French hip hop
From The Art and Popular Culture Encyclopedia
Hip hop first appeared in France in 1979, just as the genre was achieving some success in the United States. Its popularity was due to the presence of a large African community in France. By 1982, a number of hip hop radio stations had appeared, including Rapper Dapper Snapper and BA Crew , and the future star DJ Dee Nasty made his first appearance. That same year saw the first major hip hop concert, the New York City Rap Tour, sponsored by Europe 1 and featuring Afrika Bambaataa, Grandmixer DST, Fab 5 Freddy, Mr Freeze and the Rock Steady Crew.
The first major star of French hip hop was MC Solaar, born Claude M'Barali in Dakar, Senegal. He moved to France in 1970 and lived in Villeneuve-Saint-Georges. His 1991 Qui sème le vent récolte le tempo, was a major hit. The European Music Office's report on Music in Europe claimed that the French language was well-suited for rapping, and that MC Solaar's popularity came about "probably because of his very open and positive attitude, his strong literary talents and humour". Template:Fact He set many records, including being the first French hip hop recording to go platinum. Most artists claim that the French language hip hop style was influenced by Renaud Séchan songs.
Following MC Solaar's breakthrough, two broad styles emerged within the French hip hop scene; artists such as Solaar, Dee Nasty, and Alliance Ethnik championed a more mellow, sanguine style, while more hardcore performers such as Assassin and Suprême NTM assumed a more aggressive aesthetic. Many such artists found themselves at the heart of controversies over lyrics that were seen as glorifying the murder of police officers and other crimes , similar to outcries over violent thuggish lyrics in American gangsta rap. The cases include the notorious Ministère AMER's "Sacrifice de poulet", NTM's "Police" and Lunatic's "Le crime paie".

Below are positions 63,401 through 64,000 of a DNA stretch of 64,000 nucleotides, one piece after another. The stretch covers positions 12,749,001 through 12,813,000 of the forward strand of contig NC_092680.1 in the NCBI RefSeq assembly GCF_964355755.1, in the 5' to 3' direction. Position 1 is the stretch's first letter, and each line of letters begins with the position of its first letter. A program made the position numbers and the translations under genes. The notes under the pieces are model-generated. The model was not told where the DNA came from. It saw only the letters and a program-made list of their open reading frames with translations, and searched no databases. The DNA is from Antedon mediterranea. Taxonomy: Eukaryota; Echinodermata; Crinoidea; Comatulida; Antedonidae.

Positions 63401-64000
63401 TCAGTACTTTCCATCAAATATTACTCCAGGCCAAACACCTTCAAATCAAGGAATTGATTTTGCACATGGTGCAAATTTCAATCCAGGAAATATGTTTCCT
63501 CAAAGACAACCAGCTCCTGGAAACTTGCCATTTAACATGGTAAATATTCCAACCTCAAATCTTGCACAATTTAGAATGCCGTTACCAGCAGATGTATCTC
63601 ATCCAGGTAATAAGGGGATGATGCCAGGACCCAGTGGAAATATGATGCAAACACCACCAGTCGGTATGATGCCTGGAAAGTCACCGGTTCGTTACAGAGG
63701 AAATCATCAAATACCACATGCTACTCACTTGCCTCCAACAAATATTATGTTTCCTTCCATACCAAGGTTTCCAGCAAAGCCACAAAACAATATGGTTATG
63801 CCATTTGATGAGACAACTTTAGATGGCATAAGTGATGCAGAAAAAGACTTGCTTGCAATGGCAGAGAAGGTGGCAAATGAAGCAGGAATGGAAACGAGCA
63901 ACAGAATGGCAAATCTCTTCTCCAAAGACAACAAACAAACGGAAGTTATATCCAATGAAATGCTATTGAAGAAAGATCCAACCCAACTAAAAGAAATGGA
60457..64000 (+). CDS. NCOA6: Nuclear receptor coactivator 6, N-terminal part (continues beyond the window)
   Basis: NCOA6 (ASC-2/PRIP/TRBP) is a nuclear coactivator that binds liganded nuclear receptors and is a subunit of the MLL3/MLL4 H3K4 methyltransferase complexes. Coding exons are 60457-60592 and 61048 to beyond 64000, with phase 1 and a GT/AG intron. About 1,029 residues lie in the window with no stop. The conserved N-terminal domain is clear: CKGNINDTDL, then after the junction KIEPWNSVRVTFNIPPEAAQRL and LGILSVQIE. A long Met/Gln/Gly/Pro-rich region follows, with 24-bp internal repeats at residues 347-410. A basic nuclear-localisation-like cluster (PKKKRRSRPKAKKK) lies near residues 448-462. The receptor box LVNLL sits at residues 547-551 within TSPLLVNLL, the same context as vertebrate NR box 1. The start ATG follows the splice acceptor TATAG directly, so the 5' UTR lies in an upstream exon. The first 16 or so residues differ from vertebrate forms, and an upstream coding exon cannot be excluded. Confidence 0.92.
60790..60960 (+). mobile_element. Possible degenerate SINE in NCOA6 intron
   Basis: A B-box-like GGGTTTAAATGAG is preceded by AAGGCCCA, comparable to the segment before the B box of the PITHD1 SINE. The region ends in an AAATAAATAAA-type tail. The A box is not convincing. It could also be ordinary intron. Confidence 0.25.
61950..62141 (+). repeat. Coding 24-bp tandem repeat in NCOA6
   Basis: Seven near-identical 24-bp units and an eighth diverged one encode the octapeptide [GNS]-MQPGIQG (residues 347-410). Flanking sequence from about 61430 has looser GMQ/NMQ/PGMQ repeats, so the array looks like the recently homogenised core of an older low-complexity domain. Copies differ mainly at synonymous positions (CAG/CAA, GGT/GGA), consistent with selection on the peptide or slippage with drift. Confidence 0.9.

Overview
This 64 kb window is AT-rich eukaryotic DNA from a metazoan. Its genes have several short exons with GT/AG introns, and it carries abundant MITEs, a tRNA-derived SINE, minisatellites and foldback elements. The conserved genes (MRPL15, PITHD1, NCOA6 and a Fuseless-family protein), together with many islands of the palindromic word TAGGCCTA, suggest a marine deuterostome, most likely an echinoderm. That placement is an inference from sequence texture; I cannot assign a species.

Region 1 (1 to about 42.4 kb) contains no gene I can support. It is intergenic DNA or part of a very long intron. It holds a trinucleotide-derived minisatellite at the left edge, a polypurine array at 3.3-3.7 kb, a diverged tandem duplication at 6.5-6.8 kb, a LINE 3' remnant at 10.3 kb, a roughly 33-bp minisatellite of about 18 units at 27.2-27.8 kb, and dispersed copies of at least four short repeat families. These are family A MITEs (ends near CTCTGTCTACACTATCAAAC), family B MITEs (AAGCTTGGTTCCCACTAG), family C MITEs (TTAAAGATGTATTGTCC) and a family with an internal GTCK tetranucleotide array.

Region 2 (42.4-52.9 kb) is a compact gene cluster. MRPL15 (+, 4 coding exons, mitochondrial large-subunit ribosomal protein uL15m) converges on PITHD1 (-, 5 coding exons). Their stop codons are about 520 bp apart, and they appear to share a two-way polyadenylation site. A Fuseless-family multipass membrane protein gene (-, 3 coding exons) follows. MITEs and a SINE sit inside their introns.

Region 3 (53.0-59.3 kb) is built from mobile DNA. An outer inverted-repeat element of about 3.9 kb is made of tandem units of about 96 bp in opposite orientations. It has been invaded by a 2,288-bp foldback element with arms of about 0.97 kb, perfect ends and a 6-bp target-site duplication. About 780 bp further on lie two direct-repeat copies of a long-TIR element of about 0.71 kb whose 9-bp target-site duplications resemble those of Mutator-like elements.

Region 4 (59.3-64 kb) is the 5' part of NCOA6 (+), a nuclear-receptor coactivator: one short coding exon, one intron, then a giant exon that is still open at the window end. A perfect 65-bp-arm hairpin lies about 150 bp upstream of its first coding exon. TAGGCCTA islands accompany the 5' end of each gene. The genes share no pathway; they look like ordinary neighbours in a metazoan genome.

Through the nineties, the music grew to become one of the most popular genres in France; in 1997, IAM's release "L'école du Micro d'Argent" sold more than 1 million discs, with NTM shifting more than 700,000 copies of their final album "Supreme NTM". The group went their separate ways in 2000.
In the 2000s, similar to developments in the USA, a gap has begun to emerge in French hip hop between artists seen as having sold out, belonging to the mainstream, and more innovative independent artists. La Rumeur, and Sheryo, some hardcore rappers are known for their rejection of mainstream French rap, while Casey, Rocé, Médine and Youssoupha represent a mix of hardcore or purist rap and mainstream designs.